If you don’t mind some spoilers, here’s a youtube video depicting some of the new fatalities you’ll be seeing:  http://bit.ly/gjKDdI

Regardless of Color, They’re All Zombies on the Inside

The New York Times has posted a video game review for Resident Evil 5, the latest entry in Capcom’s genre-founding series.  Less of a review and more of a commentary on the controversy surrounding the game’s African setting, Schiesel does an eloquent job of pointing out the simple fact that those swept up in the allegedly racist content could not seem to see:  there were white and Hispanic zombies long before there were African zombies in the series, and all of them required the same treatment.

There’s No Time to Rest Until the Last Zombie in Africa Is Toast [The New York Times]

Street Fighter IV Poll

Street Fighter IV introduces new playable characters to the world tournament scene.  Each has their own personality, fighting style, and aesthetic presence.  I want to know who strikes your fancy.

 

 

Leave comments discussing you choices.  I want the reason behind your picks.  Personally, I am most glad that Gouken was added into the roster.  Considering how significant of a character he is, his appearance is well past due.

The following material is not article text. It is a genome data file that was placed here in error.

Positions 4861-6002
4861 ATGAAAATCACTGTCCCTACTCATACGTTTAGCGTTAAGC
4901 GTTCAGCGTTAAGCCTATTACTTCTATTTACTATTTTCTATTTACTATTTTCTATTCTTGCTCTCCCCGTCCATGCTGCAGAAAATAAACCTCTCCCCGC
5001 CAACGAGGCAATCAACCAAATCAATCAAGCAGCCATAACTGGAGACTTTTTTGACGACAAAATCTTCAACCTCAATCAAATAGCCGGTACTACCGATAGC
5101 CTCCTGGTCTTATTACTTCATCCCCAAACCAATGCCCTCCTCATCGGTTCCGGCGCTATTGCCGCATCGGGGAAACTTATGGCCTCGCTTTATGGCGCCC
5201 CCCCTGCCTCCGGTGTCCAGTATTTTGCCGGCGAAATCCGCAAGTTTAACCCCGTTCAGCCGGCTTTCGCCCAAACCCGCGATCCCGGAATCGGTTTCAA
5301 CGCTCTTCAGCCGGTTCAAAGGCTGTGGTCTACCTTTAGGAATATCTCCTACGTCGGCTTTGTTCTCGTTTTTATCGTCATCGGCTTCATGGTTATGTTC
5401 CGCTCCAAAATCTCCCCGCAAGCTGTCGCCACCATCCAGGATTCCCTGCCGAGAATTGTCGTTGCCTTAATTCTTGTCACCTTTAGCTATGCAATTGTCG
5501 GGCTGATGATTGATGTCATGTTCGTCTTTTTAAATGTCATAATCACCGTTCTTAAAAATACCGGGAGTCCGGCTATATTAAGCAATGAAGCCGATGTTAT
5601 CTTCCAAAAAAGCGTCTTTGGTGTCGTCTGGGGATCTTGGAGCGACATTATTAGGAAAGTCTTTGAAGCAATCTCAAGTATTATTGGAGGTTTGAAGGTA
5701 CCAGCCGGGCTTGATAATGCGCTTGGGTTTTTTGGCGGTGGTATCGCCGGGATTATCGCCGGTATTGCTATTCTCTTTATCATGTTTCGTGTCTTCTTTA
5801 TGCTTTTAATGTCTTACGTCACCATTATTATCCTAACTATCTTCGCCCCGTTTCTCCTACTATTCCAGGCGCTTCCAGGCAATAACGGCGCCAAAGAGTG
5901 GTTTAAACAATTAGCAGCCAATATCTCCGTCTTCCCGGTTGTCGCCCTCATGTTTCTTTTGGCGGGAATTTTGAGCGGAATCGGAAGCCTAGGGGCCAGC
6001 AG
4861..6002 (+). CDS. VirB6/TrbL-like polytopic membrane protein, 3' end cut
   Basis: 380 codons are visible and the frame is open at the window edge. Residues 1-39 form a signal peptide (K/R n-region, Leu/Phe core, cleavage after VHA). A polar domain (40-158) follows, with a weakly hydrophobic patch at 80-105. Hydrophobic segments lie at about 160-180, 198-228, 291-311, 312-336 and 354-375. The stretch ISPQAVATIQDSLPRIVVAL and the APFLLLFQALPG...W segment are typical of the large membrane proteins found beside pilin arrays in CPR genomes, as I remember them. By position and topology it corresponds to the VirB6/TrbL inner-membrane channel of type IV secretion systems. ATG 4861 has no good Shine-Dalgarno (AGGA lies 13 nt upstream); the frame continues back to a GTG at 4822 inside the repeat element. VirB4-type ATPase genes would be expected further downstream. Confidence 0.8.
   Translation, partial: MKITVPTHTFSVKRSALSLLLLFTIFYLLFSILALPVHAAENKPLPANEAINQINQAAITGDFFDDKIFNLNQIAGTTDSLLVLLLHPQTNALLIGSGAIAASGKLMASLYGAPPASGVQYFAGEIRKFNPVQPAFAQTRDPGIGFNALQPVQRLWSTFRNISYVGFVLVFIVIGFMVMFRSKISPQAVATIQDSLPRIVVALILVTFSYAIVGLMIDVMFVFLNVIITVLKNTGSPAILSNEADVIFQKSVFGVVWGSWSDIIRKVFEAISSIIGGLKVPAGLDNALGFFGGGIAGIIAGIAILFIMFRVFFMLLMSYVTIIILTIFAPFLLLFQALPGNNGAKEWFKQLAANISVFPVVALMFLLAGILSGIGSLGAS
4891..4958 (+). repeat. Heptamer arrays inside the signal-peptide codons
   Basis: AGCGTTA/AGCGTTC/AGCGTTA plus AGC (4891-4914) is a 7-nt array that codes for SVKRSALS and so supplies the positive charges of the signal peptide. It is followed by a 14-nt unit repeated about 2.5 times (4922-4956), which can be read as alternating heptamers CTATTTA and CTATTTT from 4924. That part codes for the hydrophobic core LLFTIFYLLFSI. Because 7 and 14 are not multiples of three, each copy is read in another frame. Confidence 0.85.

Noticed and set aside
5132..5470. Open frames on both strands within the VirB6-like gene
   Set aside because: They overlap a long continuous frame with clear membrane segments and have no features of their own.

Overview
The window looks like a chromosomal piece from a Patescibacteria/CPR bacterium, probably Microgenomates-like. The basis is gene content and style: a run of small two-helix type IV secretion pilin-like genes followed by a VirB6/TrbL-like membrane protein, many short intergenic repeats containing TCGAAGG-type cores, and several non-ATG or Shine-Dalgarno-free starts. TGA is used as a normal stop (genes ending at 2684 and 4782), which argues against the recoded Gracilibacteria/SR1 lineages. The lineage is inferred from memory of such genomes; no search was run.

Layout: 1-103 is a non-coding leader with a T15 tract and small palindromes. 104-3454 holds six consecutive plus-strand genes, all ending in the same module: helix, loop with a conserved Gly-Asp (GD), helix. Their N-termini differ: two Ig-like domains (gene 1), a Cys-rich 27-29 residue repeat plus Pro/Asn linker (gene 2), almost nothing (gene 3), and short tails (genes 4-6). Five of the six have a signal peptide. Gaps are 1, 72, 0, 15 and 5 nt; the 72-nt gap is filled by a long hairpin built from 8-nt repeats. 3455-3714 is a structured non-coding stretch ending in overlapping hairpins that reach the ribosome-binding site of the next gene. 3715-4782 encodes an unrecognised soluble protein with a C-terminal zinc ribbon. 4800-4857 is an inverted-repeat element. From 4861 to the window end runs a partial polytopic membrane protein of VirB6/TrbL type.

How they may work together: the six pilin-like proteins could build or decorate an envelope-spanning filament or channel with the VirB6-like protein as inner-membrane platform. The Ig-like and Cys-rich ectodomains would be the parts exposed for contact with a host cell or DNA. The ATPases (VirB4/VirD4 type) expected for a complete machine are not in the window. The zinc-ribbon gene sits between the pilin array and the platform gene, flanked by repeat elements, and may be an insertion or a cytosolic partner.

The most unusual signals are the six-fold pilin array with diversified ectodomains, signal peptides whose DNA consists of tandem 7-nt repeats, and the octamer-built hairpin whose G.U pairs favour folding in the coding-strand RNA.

Movie Review: Watchmen

Watchmen Movie PosterOver twenty years have passed since Alan Moore’s legendary comic book Watchmen first flew off the presses.  Since then, the series has come to be regarded as a milestone in the history of graphic novels.  Its effects spread across all demographics, creating as much of a stir in the comic world as it did in the literary world.   Was Director Zack Snyder able to pull off the unthinkable and create a powerful cinematic version of a worshipped series?  Or, would his film fall short and go the way of so many other comic-movie upsets (cough, Daredevil, Ghost Rider, cough)?

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Finishing Strong: The Importance of a Satisfying Ending

by Michael Moreno

Storytelling plays a vital role in the world of video gaming.  A story, regardless of how feeble it may be, gives the player a purpose.  It is a driving force that validates their progression from level to level.  The story provides you with your goal–an ultimate achievement which ensures that if you reach a point of frustration, you steel yourself and press onward instead of throwing down the controller and walking away. 

Unfortunately, sometimes developers forget that the falling action of a video game’s story can be just as important to achieving a feeling of success and accomplishment as the rising action and climax. Read More

The Blurring Line Between Gaming and Cinema

by Michael Moreno

Something I have noticed more and more in next-gen titles is the tendency for game developers to create games with a cinematic feel to them.  It used to be that the most cinematic portion of any given game came during whatever cut-scenes it might have had.   Now it seems that it is just as important in modern video games to make the player feel as if they are watching a movie as much as they are playing a game.